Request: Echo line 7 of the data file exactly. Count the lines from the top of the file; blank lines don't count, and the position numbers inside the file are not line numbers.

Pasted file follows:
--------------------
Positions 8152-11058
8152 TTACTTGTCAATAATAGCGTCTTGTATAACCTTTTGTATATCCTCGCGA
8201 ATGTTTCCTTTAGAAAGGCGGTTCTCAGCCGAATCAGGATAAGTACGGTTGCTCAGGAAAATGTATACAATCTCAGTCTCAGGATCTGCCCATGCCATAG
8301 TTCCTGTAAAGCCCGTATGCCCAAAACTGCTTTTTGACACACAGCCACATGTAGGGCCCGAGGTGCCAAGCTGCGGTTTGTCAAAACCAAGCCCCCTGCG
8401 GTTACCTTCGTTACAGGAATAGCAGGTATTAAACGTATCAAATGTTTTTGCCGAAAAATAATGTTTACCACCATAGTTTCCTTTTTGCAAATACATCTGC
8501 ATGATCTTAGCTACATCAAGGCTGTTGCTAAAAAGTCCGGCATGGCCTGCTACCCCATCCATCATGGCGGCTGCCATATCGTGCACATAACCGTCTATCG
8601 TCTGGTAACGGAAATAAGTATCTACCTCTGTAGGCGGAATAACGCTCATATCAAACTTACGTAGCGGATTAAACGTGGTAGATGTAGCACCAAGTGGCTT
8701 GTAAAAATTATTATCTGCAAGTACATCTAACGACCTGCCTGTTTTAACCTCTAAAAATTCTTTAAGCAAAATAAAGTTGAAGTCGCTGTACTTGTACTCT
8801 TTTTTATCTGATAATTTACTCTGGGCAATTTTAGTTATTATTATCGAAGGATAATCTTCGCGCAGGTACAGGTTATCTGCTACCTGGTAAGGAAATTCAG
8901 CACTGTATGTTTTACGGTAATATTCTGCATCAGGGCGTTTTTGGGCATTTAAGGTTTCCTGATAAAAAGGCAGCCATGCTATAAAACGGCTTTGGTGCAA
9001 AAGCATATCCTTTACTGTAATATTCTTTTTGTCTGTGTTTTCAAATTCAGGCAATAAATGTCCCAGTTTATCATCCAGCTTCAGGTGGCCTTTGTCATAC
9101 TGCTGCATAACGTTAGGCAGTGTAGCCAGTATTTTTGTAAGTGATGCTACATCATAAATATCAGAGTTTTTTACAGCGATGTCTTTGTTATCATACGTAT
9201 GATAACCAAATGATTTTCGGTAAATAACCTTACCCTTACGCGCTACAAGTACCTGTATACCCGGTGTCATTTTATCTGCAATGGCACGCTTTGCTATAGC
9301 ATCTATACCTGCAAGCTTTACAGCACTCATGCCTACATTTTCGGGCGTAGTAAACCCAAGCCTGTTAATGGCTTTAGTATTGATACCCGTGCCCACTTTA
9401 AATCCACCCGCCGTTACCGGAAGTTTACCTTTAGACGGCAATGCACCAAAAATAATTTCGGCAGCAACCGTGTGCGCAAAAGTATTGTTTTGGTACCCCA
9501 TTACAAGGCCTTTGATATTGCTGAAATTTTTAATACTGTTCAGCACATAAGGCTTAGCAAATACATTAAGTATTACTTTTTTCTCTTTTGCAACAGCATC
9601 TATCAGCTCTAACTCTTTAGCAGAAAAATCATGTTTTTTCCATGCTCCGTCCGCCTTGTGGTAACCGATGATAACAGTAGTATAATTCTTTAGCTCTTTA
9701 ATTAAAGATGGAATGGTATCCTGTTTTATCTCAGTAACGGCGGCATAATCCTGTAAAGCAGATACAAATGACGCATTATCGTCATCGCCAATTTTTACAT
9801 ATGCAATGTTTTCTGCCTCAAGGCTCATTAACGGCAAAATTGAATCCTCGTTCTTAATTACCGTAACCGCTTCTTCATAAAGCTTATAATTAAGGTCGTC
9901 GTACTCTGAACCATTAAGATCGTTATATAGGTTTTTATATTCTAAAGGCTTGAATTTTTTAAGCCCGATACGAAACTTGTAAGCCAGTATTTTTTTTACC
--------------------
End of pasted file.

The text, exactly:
8601 TCTGGTAACGGAAATAAGTATCTACCTCTGTAGGCGGAATAACGCTCATATCAAACTTACGTAGCGGATTAAACGTGGTAGATGTAGCACCAAGTGGCTT